People who listened to soothing music, participated in guided imagery and received healing-touch therapy before heart surgery were more likely to be alive 6 months later than those who did not experience these interventions, according to a study published in The Lancet (2005; 366, 211–17).
Lead investigator Mitchell W. Krucoff, MD, from Duke Clinical Research Institute in Durham, North Carolina, told Reuters Health that the study is an “early step,” and researchers still have a lot to learn about how to integrate high-tech approaches to medicine with “the rest of the human being.”
The purpose of the study was to examine whether alternative therapies that are natural and do not involve prescriptive medications can reduce distress before a procedure and improve results afterward in patients undergoing heart surgery.
Krucoff and associates studied 748 patients at nine centers throughout the United States. About a quarter received standard care only. The others, in addition to standard care, were assigned to off-site prayer (by established congregations of various religions); bedside music, imagery and touch therapy (MIT); or a combination of off-site prayer and MIT.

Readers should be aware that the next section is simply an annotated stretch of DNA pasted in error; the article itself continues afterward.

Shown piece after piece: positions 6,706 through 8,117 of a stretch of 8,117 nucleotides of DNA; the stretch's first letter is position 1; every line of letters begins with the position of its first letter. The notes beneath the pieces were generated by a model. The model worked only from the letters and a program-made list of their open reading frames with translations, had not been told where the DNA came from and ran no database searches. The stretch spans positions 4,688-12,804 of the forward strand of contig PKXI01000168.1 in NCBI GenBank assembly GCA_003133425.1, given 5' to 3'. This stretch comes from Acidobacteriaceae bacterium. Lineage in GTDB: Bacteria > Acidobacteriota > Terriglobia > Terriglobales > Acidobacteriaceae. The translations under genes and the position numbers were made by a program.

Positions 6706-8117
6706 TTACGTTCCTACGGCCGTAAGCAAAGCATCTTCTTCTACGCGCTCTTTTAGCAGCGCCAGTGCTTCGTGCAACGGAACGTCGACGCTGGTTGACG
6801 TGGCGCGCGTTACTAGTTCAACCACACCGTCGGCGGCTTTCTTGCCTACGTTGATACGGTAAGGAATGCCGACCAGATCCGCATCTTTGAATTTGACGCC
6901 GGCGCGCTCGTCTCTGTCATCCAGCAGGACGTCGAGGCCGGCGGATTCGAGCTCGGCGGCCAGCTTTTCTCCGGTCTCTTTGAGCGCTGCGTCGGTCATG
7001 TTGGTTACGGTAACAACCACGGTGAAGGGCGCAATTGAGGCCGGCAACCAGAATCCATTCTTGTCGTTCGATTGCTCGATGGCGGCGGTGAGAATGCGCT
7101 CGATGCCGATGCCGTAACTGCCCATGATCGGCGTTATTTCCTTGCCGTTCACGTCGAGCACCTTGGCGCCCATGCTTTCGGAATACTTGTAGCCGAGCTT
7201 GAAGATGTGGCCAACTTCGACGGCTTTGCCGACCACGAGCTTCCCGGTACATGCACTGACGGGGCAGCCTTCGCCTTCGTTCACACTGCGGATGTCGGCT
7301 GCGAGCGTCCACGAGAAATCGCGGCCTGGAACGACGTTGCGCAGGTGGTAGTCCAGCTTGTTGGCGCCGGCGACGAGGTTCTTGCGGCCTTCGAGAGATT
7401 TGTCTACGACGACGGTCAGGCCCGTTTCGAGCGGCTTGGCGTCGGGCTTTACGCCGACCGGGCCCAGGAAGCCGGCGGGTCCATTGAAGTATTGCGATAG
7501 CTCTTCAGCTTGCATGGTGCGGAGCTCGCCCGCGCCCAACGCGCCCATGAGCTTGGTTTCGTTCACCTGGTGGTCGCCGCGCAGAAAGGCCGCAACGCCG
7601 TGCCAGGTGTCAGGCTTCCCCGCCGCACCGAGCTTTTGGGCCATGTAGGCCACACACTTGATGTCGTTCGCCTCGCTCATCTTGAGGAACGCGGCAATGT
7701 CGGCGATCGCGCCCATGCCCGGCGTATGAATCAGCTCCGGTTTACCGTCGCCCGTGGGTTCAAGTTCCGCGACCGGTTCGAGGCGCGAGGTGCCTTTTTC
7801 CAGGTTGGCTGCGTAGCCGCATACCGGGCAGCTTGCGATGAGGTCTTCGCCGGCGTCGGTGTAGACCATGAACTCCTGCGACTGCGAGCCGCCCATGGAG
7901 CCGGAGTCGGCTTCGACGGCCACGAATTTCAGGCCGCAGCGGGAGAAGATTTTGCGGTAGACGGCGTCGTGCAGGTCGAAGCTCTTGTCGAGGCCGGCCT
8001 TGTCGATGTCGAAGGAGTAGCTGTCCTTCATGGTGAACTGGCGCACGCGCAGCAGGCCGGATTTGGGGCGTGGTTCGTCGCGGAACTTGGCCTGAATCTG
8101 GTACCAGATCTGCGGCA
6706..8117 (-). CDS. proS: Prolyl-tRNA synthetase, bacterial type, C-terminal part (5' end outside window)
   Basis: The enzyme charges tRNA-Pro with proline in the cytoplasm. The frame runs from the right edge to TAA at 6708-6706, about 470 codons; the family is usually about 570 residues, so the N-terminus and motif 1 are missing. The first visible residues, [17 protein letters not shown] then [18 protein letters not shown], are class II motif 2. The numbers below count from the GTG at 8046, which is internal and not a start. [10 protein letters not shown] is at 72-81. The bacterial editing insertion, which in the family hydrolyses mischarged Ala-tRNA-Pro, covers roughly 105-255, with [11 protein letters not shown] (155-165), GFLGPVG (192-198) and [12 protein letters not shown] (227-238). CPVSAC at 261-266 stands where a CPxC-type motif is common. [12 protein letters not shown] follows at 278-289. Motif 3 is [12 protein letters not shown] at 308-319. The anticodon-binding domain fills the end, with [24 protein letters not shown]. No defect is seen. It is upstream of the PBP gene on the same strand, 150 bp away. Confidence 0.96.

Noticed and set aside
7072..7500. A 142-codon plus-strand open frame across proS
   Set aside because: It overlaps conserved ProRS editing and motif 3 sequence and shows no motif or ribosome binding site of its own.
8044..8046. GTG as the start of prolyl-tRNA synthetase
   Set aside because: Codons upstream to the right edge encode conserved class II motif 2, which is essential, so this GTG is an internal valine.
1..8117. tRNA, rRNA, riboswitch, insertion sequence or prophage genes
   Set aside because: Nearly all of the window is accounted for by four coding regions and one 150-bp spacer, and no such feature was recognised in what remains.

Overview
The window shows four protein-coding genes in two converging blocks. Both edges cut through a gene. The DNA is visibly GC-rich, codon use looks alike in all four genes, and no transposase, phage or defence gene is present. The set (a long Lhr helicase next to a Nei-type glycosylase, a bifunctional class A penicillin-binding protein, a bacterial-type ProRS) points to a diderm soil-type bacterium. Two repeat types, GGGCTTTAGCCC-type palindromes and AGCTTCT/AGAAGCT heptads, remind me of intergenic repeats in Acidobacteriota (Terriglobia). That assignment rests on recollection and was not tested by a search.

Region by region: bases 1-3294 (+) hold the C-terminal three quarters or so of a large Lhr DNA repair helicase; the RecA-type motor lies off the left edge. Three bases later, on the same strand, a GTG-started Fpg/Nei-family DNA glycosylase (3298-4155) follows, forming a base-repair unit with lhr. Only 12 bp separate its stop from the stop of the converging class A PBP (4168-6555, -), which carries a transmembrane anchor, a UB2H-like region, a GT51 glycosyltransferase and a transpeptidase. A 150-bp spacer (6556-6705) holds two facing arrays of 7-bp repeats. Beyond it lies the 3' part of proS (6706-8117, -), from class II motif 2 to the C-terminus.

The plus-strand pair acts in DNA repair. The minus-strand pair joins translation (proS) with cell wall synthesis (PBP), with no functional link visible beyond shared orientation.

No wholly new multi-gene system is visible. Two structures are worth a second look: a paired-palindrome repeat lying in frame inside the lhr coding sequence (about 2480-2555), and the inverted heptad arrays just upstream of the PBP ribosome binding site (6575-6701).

None of the therapies significantly improved immediate results after surgery. However, the significant finding was that the 6-month death rate was lower in patients who received both prayer and MIT therapy than in those who received standard care only or standard care with prayer. Patients who received MIT were 65% less likely to die within 6 months than those who did not receive this treatment. The researchers could not determine whether the lower death rates were the result of the actual treatment therapies or of the presence of a compassionate human being at the hospital bedside.
This study is significant for its effort to collect scientific information on intangible therapies in order to determine whether they lead to tangible and measurable benefits. As more scientists gather information about natural, noninvasive, alternative practices, researchers will have larger bodies of data to analyze, and our understanding of how mind-body interventions can contribute to overall health and well-being will ultimately improve.